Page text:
The buck bounced back to the Capital Regional District board Wednesday in the ongoing debate over deer problems.
Instead of giving municipalities the next shot at deer-deterrent bylaws - which must be in place before the province will consider a trap-and-kill program or any changes to hunting regulations - the CRD board will first take a crack at coming up with some regional solutions.
"I don't think it's appropriate to send the report directly from this committee to municipal councils," said CRD board chairman Geoff Young, after 16 presentations from members of the public were made to the planning, transportation and protective services committee.
"It should be something the CRD board is prepared to stand behind."
The report distills recommendations from the citizens advisory committee, which looked at possible solutions to deer in urban and rural areas. Some measures could be taken by municipalities, while others would need provincial approval.
Young said the regional district should provide leadership by coming up with information on deer-resistant plantings or a model bylaw prohibiting feeding deer.
The CRD could also lead discussions with the Transportation Ministry about speed limits in areas where there are deer collisions and ask the federal government about approval for immuno-sterilization drugs, suggested Young.
"Managing wildlife and invasive species is something we are going to have to do as a developed area," Young said. "This board should provide some leadership because it clearly crosses municipal boundaries."
Directors should look at what has worked in other urban centres and what measures are already in place in Greater Victoria municipalities, said Saanich Coun. Vic Derman.
View Royal Mayor Graham Hill agreed that the report should be clarified and sent to the board.
"I see this as a work in progress," he said. "There's not going to be a silver shotgun shell."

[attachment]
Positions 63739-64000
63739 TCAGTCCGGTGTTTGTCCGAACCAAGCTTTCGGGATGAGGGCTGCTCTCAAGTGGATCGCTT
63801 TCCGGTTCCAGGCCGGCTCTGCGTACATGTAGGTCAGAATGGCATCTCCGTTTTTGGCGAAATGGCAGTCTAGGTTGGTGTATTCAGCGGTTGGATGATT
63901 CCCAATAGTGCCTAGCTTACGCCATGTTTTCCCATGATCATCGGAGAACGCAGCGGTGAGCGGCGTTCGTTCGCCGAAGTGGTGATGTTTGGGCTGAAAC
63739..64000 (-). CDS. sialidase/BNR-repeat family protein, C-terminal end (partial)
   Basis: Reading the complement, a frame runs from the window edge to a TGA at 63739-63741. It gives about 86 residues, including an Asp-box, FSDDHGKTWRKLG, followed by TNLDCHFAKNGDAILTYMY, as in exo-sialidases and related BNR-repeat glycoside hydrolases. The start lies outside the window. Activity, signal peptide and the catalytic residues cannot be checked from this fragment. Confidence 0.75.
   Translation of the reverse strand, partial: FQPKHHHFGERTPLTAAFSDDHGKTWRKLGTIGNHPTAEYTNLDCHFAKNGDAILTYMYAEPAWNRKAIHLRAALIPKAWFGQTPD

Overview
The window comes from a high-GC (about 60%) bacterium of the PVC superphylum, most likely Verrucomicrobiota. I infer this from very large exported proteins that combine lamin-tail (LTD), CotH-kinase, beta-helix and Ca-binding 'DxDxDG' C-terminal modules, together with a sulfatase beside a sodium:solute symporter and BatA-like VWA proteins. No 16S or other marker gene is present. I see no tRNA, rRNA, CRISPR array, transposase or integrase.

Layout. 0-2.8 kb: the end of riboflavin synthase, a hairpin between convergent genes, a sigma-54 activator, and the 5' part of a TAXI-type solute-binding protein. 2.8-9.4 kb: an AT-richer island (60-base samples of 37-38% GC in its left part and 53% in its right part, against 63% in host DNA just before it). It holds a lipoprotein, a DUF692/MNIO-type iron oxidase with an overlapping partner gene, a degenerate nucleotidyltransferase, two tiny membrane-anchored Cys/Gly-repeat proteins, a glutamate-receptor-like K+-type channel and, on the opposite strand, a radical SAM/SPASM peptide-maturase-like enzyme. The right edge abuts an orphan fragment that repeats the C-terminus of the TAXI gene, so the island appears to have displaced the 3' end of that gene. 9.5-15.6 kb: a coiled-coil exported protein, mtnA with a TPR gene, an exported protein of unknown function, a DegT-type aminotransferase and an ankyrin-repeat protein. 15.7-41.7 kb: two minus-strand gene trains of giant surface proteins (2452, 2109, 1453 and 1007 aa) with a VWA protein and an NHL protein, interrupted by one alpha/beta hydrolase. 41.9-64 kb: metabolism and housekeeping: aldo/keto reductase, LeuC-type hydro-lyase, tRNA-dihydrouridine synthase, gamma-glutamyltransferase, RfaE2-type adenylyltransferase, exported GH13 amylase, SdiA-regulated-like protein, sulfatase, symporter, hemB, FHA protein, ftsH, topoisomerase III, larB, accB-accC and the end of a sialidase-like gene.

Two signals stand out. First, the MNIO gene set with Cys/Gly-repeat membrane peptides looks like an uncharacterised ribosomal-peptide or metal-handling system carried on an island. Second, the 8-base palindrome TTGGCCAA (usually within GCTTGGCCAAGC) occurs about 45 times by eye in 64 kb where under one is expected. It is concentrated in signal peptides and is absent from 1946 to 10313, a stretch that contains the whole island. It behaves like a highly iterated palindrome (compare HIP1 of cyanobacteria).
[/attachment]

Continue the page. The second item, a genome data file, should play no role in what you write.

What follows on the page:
About 50 people were at the meeting. The majority of speakers wanted deterrents.
Several said Victorians are becoming increasingly intolerant of wildlife and unwilling to make concessions such as planning for wildlife corridors.
"Once all the green space and wildlife is gone, it will be too late," Val Boswell said.
Development is a major problem, said Dale Lovell. "Deer have a place here. They were here before us."
The deer population on Vancouver Island is about one-quarter of what it was in 1980, said Tony Rose, who scoffed at reports that deer are dangerous. "Like any wild animal, you have to treat deer with caution, but they are not dangerous," he said. "Guns are dangerous."
But Dawn Sutherland, who was representing the Victoria Master Gardeners Association, said complaints from members are soaring.
"We have found there are no deer-proof or reliably deer-resistant plants. Every year, damage is reported on plants thought to be immune," she said. "A regional deer management plan can only be effective if it includes a significant deer population reduction."
Some called for total extermination.
"By definition, wild deer encroaching into civilized areas and farmland are vermin," said landscape designer Lynn Morton. "Get rid of them - all of them - the sooner the better."